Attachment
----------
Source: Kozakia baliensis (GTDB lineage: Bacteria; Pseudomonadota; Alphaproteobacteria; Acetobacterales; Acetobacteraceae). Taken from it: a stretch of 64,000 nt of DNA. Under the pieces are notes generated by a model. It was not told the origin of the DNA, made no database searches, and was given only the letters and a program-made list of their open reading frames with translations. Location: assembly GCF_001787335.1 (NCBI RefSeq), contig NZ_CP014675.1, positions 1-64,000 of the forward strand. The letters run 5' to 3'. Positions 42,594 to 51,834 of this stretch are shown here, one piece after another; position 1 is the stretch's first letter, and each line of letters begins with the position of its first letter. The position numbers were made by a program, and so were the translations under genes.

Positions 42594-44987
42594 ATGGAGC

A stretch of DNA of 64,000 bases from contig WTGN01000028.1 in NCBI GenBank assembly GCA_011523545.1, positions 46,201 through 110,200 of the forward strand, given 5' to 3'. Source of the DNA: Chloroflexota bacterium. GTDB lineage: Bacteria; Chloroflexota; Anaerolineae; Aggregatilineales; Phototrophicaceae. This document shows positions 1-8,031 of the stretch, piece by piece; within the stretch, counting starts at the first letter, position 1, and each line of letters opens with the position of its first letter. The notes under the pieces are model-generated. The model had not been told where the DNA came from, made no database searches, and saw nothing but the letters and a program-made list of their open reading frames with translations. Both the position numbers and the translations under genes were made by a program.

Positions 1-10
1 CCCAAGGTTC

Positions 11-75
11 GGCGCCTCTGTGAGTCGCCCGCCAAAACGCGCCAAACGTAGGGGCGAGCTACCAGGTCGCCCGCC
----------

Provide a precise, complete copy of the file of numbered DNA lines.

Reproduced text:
Source: Kozakia baliensis (GTDB lineage: Bacteria; Pseudomonadota; Alphaproteobacteria; Acetobacterales; Acetobacteraceae). Taken from it: a stretch of 64,000 nt of DNA. Under the pieces are notes generated by a model. It was not told the origin of the DNA, made no database searches, and was given only the letters and a program-made list of their open reading frames with translations. Location: assembly GCF_001787335.1 (NCBI RefSeq), contig NZ_CP014675.1, positions 1-64,000 of the forward strand. The letters run 5' to 3'. Positions 42,594 to 51,834 of this stretch are shown here, one piece after another; position 1 is the stretch's first letter, and each line of letters begins with the position of its first letter. The position numbers were made by a program, and so were the translations under genes.

Positions 42594-44987
42594 ATGGAGC

A stretch of DNA of 64,000 bases from contig WTGN01000028.1 in NCBI GenBank assembly GCA_011523545.1, positions 46,201 through 110,200 of the forward strand, given 5' to 3'. Source of the DNA: Chloroflexota bacterium. GTDB lineage: Bacteria; Chloroflexota; Anaerolineae; Aggregatilineales; Phototrophicaceae. This document shows positions 1-8,031 of the stretch, piece by piece; within the stretch, counting starts at the first letter, position 1, and each line of letters opens with the position of its first letter. The notes under the pieces are model-generated. The model had not been told where the DNA came from, made no database searches, and saw nothing but the letters and a program-made list of their open reading frames with translations. Both the position numbers and the translations under genes were made by a program.

Positions 1-10
1 CCCAAGGTTC

Positions 11-75
11 GGCGCCTCTGTGAGTCGCCCGCCAAAACGCGCCAAACGTAGGGGCGAGCTACCAGGTCGCCCGCC